Buffalo Bill Cody: The Man behind the Legend

By Robert A. Carter | Go to book overview

14
“Purely and Distinctively
American”

When Sitting Bull joined the Wild West in 1885, he was fifty-four years old. Born in 1831 on the Grand River in present-day South Dakota, at a place the Lakota called Many Caches, for the number of food storage pits they had dug there, he was the son of a Hunkpapa Sioux named Returns-Again. The year of his birth, Andrew Jackson was serving his first term as president—though his election would certainly not have con/ cerned the Hunkpapa. The Hunkpapa—the name means “Those Who Camp by the Entrance”—roamed the territory of what is now North Dakota and eastern Wyoming and Montana, nomads and warriors, living off the land, unreconciled to white rule or life on the reservation as blan/ ket Indians.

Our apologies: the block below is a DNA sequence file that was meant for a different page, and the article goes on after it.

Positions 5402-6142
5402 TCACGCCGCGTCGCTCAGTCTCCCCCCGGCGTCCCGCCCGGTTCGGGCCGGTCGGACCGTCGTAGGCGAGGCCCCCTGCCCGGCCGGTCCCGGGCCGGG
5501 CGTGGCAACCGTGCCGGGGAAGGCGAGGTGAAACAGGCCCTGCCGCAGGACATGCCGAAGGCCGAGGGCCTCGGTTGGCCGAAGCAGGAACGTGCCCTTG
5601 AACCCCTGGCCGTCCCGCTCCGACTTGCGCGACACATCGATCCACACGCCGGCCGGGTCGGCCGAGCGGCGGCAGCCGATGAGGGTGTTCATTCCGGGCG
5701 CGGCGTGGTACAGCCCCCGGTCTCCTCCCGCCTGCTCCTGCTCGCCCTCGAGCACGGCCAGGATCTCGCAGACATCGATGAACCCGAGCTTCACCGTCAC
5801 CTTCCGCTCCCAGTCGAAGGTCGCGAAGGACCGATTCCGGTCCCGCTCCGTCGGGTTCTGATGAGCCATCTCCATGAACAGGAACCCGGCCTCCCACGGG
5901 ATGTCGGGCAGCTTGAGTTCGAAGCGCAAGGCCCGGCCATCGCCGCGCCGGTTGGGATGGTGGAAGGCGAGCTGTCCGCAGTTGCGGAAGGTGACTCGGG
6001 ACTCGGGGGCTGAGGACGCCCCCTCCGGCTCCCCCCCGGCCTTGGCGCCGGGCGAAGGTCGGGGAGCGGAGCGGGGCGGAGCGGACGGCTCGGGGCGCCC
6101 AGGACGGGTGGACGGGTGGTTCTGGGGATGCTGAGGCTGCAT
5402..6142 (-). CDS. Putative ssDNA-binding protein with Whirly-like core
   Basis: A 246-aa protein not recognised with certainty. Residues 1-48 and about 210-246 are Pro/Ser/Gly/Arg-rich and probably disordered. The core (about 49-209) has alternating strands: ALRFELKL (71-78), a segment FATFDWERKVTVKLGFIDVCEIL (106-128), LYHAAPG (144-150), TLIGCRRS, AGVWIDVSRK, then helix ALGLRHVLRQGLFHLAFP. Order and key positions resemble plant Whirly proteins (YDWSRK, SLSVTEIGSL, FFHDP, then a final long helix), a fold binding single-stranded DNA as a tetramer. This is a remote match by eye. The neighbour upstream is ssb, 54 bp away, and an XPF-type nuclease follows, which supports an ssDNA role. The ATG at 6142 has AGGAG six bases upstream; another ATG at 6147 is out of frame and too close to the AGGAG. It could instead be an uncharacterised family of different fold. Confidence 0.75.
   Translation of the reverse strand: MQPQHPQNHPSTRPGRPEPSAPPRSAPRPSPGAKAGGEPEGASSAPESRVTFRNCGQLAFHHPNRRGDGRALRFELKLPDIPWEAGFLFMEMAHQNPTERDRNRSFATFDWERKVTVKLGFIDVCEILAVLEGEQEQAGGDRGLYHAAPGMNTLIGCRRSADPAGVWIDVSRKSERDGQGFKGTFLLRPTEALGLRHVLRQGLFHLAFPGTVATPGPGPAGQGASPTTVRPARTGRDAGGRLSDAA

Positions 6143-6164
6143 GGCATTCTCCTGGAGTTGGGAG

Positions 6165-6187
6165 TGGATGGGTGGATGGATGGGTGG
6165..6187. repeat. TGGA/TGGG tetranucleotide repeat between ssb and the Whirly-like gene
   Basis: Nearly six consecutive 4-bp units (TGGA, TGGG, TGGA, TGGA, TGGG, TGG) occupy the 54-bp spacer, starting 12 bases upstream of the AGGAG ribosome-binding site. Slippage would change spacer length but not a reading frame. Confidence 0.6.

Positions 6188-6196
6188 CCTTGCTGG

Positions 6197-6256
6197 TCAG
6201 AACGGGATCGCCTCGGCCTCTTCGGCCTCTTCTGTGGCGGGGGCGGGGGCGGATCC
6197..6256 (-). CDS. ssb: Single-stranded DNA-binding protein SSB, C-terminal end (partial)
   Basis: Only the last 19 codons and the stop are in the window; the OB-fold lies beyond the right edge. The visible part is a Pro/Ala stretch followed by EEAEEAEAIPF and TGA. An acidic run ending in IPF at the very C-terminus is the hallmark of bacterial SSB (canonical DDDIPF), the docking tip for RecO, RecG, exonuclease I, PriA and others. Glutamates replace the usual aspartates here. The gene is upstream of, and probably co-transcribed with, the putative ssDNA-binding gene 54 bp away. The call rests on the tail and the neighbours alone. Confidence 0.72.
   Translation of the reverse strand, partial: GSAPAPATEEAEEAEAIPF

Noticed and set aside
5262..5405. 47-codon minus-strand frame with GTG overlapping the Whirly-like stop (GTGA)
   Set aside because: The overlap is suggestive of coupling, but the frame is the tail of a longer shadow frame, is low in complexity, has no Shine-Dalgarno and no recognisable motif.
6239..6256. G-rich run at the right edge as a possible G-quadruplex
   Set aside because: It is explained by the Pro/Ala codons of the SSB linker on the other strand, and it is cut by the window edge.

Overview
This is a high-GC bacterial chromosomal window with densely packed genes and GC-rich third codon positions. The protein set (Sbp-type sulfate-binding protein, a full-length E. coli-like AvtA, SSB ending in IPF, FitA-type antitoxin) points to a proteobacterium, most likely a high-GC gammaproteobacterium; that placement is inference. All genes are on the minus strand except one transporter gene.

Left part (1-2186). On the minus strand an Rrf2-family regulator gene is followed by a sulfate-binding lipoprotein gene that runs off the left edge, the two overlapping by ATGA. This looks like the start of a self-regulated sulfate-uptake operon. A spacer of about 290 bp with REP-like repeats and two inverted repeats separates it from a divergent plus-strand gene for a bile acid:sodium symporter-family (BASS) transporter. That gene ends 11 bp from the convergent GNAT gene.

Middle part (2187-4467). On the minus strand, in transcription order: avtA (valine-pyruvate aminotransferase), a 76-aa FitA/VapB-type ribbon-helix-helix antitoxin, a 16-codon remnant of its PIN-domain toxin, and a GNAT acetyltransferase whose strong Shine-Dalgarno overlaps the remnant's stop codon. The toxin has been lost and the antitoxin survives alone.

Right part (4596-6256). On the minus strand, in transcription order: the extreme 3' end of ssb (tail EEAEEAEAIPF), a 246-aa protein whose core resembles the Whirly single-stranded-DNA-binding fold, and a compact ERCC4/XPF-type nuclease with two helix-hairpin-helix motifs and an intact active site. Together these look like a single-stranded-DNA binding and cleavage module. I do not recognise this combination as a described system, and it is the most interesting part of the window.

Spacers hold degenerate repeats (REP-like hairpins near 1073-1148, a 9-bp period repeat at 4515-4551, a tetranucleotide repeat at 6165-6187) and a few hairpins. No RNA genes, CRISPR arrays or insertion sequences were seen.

“Of all the Indians I encountered in my years on the Plains, ” wrote Buffalo Bill in his Life Story, “the most resourceful and intelligent, as well as the most dangerous, were the Sioux. They had the courage of daredev/ ils combined with real strategy. They mastered the white man's tactics as soon as they had an opportunity to observe them. Incidentally they sup/ plied all thinking and observing white commanders with a great deal that was worth learning in the art of warfare. The Sioux fought to win, and in a desperate encounter were absolutely reckless of life. But they also fought wisely, and up to the minute of closing in they conserved their own lives with a vast amount of cleverness.…

“They were a strong race of men, the braves tall, with finely shaped heads and handsome features. They had poise and dignity and a great deal of pride, and they seldom forgot either a friend or an enemy.

“The greatest of all the Sioux in my time, or any time for that matter, was that wonderful old fighting man, Sitting Bull.…”

-279-

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